(Don’t be shaking our head! Don’t be shaking your head!)

Just because we don’t agree politically doesn’t mean that we are not beloved children of God, you and I both!

What kind of model could we set?

How would it change the world … if we focused on Jesus and what Jesus wants, and not on ourselves and what we want?

As I said, welcome to “Take Up Your Cross Sunday.”

Do I have any takers?

Amen.

Sermon preached on the 16th Sunday after Pentecost, Proper 19, Year B, at Emmanuel Episcopal Church, Middleburg, Va., 16 September 2012.


[1] The Message (Bible), article on Wikipedia, http://en.wikipedia.org/wiki/The_Message_(Bible)

 

[2] Ibid.

Share this:
Share this page via Email Share this page via Stumble Upon Share this page via Digg this Share this page via Facebook Share this page via Twitter

Aricept

Mark 16:1-8

For the past month, I’ve been working via a temp agency at a non-profit in Falls Church. We were at a staff meeting recently when the boss asked me why I hadn’t finished some work he had assigned to me.

“I don’t have all the information,” I said. “If I had the information, I could do the job.”

The boss looked at me and said, in some exasperation – for he did not have the information either, “Well, why don’t you just give me eternal life while you’re at it!”

Immediately, I shot back at him: “I can do that! I’m a priest! It’s a done deal! You already have eternal life! Now can I have my information?!”

My boss’ reaction to this was … well, it was a bit startled. In the month I worked there, he kept forgetting that I’m a priest, and that proclaiming the Gospel is a more important to me than anything else. He kind of laughed off my remark, and meeting went on from there, but I couldn’t help feeling that his remark is emblemic of the challenge that we face as disciples of Jesus these days.

For us, the Resurrection – the triumph of God’s life over mortal death – is a done deal. Happened 2,000 years ago, outside the gates to Jerusalem, on a Sunday morning. Been there, done that, got the T-shirt to boot.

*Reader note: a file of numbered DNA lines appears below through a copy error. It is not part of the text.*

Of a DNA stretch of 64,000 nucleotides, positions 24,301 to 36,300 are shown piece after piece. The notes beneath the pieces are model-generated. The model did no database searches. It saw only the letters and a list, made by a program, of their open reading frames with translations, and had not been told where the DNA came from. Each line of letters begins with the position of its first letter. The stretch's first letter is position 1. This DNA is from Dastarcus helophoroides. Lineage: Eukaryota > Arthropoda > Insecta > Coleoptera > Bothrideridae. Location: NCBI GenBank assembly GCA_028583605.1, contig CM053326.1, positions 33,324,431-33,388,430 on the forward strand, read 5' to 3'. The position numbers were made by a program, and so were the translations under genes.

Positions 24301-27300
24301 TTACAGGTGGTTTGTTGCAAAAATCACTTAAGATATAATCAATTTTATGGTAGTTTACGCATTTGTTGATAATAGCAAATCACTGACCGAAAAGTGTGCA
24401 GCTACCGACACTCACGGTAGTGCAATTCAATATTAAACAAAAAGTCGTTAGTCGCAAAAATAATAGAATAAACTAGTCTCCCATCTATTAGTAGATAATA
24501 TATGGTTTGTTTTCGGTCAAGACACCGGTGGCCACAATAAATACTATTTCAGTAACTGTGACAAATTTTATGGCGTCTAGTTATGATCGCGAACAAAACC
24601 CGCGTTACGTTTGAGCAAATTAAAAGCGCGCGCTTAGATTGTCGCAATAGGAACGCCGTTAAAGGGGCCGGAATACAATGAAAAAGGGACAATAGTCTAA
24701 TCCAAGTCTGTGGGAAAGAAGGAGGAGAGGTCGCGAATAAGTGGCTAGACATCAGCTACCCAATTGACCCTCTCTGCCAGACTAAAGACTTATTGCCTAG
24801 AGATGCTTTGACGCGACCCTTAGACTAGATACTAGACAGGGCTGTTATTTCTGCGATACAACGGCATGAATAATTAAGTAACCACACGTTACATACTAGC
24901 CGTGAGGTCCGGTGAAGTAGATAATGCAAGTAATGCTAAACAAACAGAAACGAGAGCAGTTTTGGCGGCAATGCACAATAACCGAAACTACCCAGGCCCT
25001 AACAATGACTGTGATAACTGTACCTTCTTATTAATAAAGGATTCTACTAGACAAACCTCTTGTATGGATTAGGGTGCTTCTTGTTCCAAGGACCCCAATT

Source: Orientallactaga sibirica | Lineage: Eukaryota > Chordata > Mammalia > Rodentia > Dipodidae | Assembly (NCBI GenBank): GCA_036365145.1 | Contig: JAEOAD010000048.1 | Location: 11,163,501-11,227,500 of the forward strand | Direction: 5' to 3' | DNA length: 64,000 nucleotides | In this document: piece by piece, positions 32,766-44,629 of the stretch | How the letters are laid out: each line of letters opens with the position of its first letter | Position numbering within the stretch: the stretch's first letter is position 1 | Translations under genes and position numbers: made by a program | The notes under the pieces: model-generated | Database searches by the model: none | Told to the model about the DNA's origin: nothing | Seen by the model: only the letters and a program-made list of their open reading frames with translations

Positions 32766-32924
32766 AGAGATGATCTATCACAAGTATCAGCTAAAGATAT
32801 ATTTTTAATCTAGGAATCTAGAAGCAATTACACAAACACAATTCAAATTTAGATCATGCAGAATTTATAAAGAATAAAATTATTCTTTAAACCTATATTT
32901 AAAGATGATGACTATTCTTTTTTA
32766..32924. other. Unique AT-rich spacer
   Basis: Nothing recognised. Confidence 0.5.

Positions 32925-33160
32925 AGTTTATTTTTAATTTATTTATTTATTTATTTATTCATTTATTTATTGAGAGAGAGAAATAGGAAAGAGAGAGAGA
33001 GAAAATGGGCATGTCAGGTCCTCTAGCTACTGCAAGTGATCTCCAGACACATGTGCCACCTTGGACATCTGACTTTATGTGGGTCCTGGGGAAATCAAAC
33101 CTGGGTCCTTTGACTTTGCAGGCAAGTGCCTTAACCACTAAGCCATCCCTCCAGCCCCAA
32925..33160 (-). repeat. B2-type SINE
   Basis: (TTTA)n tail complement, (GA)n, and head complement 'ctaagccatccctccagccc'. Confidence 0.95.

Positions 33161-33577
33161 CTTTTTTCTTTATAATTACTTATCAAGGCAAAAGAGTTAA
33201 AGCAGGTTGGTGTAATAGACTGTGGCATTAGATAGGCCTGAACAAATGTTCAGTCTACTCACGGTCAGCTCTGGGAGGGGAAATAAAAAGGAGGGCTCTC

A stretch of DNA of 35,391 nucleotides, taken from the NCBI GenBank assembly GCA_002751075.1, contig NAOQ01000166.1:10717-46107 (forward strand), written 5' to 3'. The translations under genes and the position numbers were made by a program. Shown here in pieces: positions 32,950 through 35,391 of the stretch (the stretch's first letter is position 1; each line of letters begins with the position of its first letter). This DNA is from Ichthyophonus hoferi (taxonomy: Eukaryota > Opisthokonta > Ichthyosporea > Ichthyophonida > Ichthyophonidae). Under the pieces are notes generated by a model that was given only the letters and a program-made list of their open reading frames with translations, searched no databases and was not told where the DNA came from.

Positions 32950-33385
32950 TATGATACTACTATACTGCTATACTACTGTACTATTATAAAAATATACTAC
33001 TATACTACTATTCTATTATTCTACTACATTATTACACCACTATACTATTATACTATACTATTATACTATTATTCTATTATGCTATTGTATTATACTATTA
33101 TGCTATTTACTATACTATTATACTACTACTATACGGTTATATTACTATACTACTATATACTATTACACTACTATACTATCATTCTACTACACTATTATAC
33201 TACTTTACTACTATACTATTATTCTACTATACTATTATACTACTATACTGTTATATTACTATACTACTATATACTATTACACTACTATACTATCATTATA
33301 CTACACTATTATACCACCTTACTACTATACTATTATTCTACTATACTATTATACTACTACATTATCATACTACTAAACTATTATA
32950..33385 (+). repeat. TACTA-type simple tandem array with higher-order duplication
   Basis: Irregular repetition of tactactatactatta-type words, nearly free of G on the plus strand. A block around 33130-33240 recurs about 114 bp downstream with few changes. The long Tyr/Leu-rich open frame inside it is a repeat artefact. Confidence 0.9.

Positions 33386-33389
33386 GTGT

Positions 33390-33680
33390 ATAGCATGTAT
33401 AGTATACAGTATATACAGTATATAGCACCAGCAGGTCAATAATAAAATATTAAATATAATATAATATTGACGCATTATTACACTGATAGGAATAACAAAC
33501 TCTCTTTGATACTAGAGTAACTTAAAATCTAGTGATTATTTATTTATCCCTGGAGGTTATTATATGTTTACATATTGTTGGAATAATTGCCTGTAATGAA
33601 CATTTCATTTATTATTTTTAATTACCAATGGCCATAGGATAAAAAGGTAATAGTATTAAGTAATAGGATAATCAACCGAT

But for so many, the Good News of God’s love is not a fact around which they center their lives.

For so many, it is … well, it’s a special brunch on a Sunday morning. Or an Easter Egg Hunt. Or a chocolate bunny.

You can’t really blame people for not knowing this Good News, for reducing it to off-hand comments like my boss, for making it seem impossible …

Not when you read Mark’s Gospel, you can’t.

Because Mark’s Gospel ends in such a way that it’s amazing anyone knows the Good News of God in Christ Jesus.

Really.

Women Arriving at the Tomb, by He Qi

Listen to it again:

So they (the women) went out and fled from the tomb, for terror and amazement had seized them; and they said nothing to anyone, for they were afraid.

You may not realize it, but this verse is considered the true ending of Mark’s Gospel. That’s it: The women left and said nothing to anything, for they were afraid.

No actual resurrection moment.

No Mary Magdalene going to the others to say, “He is risen!”

No disbelieving disciples.

No other appearances, not to the 11, not to the two walking along the road.

No charge to “go into all the world and preach the Gospel to all creation.”

Nothing.

For they were afraid.

How many of us are as afraid as the women to proclaim the Good News?

How often do we, who gather joyfully on Easter morning to celebrate, to say “Alleluia!” again, go out into the world and actually use that word?

How many of us are willing to overcome our fear and tell the truth, God’s truth?

The ending of Mark’s Gospel – the true ending, not what has been added on later – is as abrupt as its beginning. In his beginning, Mark doesn’t present a long genealogy like Matthew, he doesn’t tell a sweet story of the birth in the stable like Luke, he doesn’t engage in theological discussions like John.

Mark simply and brutally lays out the truth:

The beginning of the Good News of Jesus Christ, the Son of God.

Short and sweet and to the point. Just the facts, ma’am, thank you very much.

The ending is the same: He has been raised; he is not here. … And they said nothing to anyone, for they were afraid. Short and sweet and to the point. Just the facts, ma’am, thank you very much.

And if you think about it, wouldn’t you have been afraid, if you had been the first ones to go to the tomb, filled with grief, because the man you’ve followed for so long, the man you’ve seen done miracles, the man who preached a truth such as the world had never heard, if that man were dead, crucified by the cruel Romans in the cruelest way possible, in a way that in your own tradition was nothing less than total humiliation?